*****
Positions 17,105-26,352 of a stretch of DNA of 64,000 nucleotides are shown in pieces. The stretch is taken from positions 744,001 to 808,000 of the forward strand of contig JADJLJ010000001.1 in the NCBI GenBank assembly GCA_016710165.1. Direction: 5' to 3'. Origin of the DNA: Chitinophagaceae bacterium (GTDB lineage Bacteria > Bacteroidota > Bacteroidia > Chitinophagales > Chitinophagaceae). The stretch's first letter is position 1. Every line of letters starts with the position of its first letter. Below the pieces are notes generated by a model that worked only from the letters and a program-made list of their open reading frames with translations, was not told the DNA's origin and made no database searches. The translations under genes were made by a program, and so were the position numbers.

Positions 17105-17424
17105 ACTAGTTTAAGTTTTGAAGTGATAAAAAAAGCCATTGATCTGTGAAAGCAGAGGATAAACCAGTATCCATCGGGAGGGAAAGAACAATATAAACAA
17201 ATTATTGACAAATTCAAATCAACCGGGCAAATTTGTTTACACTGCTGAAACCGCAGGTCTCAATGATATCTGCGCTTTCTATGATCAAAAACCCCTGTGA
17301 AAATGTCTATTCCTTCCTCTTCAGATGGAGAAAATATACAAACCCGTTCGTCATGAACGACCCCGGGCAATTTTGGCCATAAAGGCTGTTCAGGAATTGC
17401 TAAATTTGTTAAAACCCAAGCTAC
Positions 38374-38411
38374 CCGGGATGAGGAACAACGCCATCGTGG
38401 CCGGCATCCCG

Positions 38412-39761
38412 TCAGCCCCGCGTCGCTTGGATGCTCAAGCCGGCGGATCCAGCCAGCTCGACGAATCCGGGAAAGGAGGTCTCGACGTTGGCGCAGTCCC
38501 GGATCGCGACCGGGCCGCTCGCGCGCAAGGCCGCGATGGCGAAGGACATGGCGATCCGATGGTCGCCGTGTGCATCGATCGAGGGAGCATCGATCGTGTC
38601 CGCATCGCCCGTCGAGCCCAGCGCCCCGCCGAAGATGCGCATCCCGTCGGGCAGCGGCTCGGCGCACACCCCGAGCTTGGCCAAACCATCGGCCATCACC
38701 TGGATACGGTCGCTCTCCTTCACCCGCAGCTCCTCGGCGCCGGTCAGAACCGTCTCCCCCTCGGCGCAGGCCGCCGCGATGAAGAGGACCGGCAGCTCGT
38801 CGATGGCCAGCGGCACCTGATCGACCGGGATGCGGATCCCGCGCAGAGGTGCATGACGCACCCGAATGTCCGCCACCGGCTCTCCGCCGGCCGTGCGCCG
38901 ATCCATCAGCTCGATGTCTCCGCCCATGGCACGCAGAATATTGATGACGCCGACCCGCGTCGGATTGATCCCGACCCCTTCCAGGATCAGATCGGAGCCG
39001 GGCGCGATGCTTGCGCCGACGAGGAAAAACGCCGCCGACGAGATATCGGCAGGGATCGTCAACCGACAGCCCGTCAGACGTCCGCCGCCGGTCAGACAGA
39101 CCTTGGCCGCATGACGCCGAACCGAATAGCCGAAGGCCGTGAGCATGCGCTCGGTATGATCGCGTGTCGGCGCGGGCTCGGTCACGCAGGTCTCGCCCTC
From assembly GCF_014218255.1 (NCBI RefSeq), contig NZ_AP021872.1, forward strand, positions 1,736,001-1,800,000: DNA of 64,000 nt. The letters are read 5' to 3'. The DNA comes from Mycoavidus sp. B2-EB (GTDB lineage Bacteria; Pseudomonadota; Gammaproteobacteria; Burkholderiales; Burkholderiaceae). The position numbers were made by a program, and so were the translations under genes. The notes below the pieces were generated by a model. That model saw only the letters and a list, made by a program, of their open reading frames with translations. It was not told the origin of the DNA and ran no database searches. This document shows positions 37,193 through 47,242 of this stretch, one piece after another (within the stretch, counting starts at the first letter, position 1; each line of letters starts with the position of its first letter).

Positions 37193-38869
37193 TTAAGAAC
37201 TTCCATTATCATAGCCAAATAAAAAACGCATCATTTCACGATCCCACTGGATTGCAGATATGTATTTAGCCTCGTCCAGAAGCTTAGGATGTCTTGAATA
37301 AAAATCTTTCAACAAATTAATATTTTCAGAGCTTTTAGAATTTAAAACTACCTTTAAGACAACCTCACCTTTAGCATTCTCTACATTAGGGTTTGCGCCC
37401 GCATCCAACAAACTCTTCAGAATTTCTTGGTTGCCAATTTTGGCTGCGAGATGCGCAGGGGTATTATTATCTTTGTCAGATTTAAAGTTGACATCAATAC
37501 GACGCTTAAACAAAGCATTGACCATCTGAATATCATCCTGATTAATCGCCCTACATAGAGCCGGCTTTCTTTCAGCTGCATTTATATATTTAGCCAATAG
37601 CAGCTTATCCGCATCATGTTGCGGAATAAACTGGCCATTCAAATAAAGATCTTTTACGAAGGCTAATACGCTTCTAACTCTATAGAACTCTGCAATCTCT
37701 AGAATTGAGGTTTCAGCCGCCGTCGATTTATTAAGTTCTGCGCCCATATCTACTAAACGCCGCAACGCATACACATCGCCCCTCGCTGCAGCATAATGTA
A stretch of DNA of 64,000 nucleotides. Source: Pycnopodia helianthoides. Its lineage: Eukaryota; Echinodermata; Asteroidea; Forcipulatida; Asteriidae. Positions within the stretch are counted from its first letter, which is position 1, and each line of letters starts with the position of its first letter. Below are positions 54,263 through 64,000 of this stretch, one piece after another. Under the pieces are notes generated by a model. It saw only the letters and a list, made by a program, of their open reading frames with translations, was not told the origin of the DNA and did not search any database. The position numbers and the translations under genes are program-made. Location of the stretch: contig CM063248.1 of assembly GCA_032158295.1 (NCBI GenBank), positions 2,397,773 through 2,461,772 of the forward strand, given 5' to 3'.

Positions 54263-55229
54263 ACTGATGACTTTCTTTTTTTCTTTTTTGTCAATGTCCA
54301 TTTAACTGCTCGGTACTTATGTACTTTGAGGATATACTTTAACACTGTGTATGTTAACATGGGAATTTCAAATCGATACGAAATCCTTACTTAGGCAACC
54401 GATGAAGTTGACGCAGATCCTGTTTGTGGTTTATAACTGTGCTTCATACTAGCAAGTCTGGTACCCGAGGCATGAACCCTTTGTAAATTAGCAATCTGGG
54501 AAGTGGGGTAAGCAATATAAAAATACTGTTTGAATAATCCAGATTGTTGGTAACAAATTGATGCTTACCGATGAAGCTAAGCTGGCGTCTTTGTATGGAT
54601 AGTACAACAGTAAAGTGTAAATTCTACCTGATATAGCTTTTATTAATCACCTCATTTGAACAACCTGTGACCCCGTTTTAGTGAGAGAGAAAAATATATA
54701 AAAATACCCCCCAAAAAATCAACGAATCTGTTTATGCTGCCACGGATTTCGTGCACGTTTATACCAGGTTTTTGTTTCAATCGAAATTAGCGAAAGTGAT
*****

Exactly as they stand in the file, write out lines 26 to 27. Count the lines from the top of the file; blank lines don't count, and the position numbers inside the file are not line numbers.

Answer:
37601 CAGCTTATCCGCATCATGTTGCGGAATAAACTGGCCATTCAAATAAAGATCTTTTACGAAGGCTAATACGCTTCTAACTCTATAGAACTCTGCAATCTCT
37701 AGAATTGAGGTTTCAGCCGCCGTCGATTTATTAAGTTCTGCGCCCATATCTACTAAACGCCGCAACGCATACACATCGCCCCTCGCTGCAGCATAATGTA